Speaking to Autocar at the Nürburgring 24-hour endurance race earlier this month, Palmer would not rule out the possibility of EVs and hybrids in an expanded Aston Martin line-up that would cover all bases, from the highly focused 800bhp Vulcan track car to the versatile DBX crossover concept that has been confirmed for production.
“I see in our future obviously V12s, V8s and probably battery-electric cars,” said Palmer. “As time evolves, there’s probably an inevitability to hybridisation, simply because, car by car, you can only downsize so much. I’d rather put a hybrid in there than an in-line four-cylinder.”
“Imagine something like a 4×4, 1000bhp silent Rapide. I think ‘Power, Beauty, Soul’ doesn’t say it has to be a gasoline engine. It just needs to be really powerful, really beautiful and set your heart on fire.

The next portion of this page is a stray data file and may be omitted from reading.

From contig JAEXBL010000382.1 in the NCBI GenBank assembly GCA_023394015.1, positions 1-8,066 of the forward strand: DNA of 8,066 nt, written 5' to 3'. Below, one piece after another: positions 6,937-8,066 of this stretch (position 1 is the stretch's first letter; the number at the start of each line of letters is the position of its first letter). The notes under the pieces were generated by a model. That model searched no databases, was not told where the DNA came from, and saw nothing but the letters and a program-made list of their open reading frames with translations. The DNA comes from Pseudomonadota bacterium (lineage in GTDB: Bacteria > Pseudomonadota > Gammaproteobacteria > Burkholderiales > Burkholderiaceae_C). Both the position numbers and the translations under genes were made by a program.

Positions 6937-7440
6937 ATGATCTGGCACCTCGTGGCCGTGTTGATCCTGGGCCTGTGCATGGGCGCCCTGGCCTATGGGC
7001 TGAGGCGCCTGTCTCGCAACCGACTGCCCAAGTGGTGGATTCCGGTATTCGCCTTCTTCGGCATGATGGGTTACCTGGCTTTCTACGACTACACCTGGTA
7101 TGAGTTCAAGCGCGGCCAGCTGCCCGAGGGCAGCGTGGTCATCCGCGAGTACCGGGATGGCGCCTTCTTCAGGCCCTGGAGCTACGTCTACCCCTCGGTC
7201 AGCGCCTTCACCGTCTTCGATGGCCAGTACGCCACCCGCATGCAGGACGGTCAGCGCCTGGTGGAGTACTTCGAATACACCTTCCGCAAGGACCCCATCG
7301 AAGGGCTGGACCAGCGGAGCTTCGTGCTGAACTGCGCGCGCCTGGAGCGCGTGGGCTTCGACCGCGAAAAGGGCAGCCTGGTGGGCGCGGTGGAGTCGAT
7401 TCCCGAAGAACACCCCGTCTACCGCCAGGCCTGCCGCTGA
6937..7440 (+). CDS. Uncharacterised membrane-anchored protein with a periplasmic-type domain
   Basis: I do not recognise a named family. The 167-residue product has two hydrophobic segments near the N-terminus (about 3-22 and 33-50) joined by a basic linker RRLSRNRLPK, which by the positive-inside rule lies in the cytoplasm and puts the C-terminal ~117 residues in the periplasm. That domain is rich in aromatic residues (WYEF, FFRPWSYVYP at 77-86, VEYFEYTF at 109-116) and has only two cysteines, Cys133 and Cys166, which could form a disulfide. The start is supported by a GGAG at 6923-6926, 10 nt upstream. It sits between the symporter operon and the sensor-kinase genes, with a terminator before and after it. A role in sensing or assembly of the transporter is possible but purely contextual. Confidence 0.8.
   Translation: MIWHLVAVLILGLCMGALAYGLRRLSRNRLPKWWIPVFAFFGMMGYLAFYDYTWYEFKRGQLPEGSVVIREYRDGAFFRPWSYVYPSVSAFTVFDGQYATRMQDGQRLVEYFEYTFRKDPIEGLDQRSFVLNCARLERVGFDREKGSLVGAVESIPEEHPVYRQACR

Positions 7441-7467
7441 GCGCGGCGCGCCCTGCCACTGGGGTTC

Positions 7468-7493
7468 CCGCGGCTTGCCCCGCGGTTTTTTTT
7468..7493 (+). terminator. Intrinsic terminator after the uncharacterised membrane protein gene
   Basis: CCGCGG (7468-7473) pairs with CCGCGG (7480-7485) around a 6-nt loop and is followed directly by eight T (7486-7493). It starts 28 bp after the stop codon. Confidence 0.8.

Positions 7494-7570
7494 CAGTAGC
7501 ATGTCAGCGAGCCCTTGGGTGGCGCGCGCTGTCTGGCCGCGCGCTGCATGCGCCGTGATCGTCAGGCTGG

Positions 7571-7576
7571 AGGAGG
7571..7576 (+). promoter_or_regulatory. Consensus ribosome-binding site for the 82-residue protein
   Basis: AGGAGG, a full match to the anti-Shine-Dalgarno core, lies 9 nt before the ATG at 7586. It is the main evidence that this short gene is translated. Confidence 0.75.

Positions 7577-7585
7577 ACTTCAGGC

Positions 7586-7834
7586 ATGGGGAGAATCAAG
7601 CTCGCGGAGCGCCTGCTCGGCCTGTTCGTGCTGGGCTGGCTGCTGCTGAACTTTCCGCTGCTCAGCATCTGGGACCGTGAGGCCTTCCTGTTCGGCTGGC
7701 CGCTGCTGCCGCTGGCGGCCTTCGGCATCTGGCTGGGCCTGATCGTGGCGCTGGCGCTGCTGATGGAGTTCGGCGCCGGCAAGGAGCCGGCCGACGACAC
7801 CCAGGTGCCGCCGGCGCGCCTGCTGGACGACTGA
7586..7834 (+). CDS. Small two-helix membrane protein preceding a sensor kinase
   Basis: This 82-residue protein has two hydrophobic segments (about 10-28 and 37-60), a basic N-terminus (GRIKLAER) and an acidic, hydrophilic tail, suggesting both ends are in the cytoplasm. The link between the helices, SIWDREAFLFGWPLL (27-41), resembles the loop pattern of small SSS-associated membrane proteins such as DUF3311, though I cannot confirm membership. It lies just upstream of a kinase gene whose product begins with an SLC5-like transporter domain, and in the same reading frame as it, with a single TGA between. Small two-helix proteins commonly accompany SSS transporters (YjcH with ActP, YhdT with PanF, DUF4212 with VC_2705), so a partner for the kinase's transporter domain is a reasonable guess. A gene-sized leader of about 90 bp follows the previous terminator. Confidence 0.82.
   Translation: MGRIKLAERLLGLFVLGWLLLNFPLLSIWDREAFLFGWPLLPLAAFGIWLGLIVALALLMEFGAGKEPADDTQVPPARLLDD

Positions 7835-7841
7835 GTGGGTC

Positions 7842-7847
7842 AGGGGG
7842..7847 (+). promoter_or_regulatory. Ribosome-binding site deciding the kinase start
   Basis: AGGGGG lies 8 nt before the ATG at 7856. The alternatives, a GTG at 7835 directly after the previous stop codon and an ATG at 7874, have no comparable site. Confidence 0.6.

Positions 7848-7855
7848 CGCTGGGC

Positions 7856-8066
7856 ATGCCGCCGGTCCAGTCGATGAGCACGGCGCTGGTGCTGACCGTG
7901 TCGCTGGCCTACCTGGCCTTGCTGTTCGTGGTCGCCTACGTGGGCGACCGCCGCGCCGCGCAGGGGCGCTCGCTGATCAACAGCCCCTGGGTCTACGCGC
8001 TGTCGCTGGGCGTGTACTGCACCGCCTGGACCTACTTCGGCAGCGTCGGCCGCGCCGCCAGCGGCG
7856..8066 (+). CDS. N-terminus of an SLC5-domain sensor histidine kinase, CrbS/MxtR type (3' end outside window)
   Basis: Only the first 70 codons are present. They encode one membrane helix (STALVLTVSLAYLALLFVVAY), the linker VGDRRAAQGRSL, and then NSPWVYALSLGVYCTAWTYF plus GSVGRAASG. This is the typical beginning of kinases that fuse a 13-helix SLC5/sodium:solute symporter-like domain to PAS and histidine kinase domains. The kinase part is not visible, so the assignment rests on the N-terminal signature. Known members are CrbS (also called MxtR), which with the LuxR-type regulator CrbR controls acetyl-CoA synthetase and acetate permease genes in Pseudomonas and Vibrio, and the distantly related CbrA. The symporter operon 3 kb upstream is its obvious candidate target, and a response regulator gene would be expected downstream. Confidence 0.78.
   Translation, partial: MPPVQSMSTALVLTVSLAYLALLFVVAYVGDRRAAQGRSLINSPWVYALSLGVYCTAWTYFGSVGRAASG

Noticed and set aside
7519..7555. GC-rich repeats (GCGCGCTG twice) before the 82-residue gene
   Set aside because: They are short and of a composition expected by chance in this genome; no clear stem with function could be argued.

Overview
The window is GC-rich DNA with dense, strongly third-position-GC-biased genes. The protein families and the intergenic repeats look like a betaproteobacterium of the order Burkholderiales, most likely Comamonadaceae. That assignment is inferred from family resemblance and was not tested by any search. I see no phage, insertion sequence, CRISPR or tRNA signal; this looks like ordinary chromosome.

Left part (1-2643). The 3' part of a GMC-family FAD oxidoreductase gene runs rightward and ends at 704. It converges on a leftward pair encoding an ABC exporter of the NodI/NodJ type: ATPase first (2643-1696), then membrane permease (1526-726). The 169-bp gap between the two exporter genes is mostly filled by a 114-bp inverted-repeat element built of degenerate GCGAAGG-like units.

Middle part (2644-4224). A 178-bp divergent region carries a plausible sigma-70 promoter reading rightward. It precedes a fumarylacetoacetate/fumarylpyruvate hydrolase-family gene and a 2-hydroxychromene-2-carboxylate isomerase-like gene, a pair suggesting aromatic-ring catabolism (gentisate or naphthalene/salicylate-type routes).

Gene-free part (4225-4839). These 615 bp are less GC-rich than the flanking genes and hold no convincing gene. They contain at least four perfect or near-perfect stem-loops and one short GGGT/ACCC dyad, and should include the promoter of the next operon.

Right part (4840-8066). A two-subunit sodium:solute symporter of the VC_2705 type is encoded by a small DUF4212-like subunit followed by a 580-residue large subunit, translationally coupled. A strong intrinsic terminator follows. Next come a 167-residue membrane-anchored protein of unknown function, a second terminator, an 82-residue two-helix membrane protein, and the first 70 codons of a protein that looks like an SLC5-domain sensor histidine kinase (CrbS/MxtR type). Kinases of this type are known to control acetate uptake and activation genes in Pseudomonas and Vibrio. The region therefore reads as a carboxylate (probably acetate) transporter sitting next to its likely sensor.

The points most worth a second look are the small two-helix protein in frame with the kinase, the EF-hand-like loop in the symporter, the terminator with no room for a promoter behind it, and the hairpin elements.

“I’d argue that 1000bhp on the ground would probably do that for you. So that’s the route we could go.”
While Palmer confirmed that Aston Martin doesn’t have any immediate plans for a hybrid, he said that producing just 7000 units a year is no longer sustainable.
“It doesn’t work as a business model. It hasn’t worked for Aston Martin, as we have been bankrupt seven times. We didn’t find the solution.
“The DBX and Lagonda are part of that solution, but we can’t afford the multi-billion-dollar bill to engineer all of the active safety-connected car and autonomous car regulatory things that are coming along.
“You either buy them, or you belong to a group that owns them. We don’t want to belong to a group that owns them, so therefore we’ve got to buy them.
“However, having that strategic relationship and the 5% ownership with Daimler gives us access to that technology. It works for Daimler and it works for us.”
The first model of what will mark the beginning of a new era for Aston Martin will be the DB9 replacement, the DB11, which continued its testing schedule at the Nürburgring last week.